Variables are used to store the information to be referenced and manipulated in a computer program. Variables are also provide a way of labeling data with a descriptive name, so that our programs can be understood more clearly by the reader and ourselves. It is helpful to think of variables as containers that hold information. Their sole purpose is to label and store data in memory. After that this data can then be used throughout your program.

A variable’s name is called an identifier. For the most part an identifier is a unique word that a programmer, or in this case you, picks to name a variable. A programmer invented to describe a variable; it’s like naming a new pet or a baby’s that is identifier.

Identifiers:

A Identifiers, which are considered symbols or tokens, are words that you invent which you then assign a meaning. Identifiers can be as simple as the letter i or as complex as
@OhHAICanIHasIdentifier01.

identifier is the word that’s used to name any function, variable, or type of data you create. When the keyword class is used it’s followed by another word called an identifier. After properly identifying a function, or other chunk of data, you can now refer to that data by its identifier. In other words, when you name some data Charles you access that data by the name Charles.

class MyNewClassImWriting
{}

Variables Names:

It’s important to know that variable identifiers and class identifiers can be pretty much anything. There are some rules to naming anything when programming. Here are some
guidelines to help. Long names are more prone to typos, so keep identifiers short. A naming convention for variables should consider the following points.

The variable name should indicate what it’s used for, or at least what you’re going to do with it. This should be obvious, but a variable name shouldn’t be misleading. Or rather, if you’re using a variable named radius, you shouldn’t be using it as a character’s velocity. It’s also helpful if you can pronounce the variable’s name; otherwise you’re likely to have issues when trying to explain your code to another programmer.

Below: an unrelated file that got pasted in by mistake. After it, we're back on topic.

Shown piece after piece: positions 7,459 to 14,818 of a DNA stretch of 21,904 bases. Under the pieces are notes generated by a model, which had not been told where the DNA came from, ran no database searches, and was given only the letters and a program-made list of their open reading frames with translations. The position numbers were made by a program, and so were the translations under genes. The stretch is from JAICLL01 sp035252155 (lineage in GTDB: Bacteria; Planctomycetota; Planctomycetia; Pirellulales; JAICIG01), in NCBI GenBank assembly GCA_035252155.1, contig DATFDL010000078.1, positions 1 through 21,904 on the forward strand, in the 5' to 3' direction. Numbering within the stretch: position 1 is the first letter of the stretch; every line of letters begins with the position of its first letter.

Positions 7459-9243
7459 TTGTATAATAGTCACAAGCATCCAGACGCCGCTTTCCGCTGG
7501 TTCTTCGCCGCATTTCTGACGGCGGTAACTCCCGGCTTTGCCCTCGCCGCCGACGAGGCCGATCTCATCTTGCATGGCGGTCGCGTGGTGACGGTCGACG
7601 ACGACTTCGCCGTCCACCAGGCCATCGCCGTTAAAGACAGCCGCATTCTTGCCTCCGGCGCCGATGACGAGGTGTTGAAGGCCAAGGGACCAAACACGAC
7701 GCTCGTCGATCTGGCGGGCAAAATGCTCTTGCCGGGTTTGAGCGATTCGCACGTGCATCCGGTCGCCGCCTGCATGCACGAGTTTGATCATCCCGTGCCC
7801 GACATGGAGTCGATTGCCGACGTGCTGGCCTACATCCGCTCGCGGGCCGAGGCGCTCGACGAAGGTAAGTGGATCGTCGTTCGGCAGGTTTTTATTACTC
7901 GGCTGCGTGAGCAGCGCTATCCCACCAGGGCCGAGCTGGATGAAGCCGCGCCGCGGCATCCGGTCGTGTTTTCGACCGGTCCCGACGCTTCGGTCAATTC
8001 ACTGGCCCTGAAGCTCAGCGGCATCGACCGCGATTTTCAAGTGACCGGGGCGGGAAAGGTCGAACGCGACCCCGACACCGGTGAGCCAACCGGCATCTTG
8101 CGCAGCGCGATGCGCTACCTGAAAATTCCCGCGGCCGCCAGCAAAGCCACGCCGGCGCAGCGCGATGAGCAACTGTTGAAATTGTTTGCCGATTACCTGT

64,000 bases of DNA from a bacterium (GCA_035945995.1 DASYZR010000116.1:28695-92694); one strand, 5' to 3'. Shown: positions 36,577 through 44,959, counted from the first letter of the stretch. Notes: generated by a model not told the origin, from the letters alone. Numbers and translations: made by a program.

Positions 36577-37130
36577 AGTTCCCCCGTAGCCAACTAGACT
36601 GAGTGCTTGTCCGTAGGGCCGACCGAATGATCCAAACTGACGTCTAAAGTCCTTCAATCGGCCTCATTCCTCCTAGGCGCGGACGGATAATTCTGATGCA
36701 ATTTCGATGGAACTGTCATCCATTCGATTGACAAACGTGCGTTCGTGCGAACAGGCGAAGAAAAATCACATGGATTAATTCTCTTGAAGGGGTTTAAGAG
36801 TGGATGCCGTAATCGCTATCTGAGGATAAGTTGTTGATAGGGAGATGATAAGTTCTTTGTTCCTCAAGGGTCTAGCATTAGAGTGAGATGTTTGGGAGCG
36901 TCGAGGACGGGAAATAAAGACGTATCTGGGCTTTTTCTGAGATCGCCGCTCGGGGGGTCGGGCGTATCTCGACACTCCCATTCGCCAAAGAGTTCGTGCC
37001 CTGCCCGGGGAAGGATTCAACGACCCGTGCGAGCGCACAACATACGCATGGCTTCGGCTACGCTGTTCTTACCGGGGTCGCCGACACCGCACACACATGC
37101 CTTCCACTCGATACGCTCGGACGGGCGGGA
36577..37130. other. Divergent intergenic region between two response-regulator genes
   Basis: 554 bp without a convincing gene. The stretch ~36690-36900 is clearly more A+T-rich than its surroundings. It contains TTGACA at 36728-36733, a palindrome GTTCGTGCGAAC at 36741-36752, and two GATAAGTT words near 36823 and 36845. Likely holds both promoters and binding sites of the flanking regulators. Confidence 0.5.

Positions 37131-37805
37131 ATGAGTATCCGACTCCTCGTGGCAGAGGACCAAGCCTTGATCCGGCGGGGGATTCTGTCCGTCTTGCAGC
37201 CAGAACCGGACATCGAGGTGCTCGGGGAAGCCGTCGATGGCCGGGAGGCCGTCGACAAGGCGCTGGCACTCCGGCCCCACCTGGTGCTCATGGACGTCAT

int someLong_complex_hardToRememberVariableName;
There is an advantage to keeping names as short as possible but still quite clear. Your computer screen, and most computers for that matter, can only fit so many characters on a single line.

You could make the font smaller, but then you run into readability issues when letters get too small. Consider the following function, which requires more than
one variable to work.

SomeCleverFunction(TopLeftCorner
– SomeThickness +
OffsetFromSomePosition,
BottomRightCorner – SomeThickness + OffsetFromSomePosition);

The code above uses many long variable names. Because of the length of each variable, the statement takes up multiple lines making a single statement harder to read. We could shorten the variable names, but it’s easy to shorten them too much.

CleverFunc(TL–Thk+Ofst,LR–
Thk+Ofst);

Variable names should be descriptive, so you know what you’re going to be using them for: too short and they might lose their meaning.

Rules:

  • int a; While short and easy to remember, it’s hard for anyone else coming in to read your code and know what you’re using the variable a for. This becomes especially difficult when working with other programmers. Variable naming isn’t completely without rules.
  • int 8; A variable name can’t be a number. This is bad; numbers have a special place in programming as much of it has other uses for them. IDE will try to help you spot problems. A squiggly red line will appear under any problems it spots. And speaking of variable names with numbers, you can use a number as part of a variable name.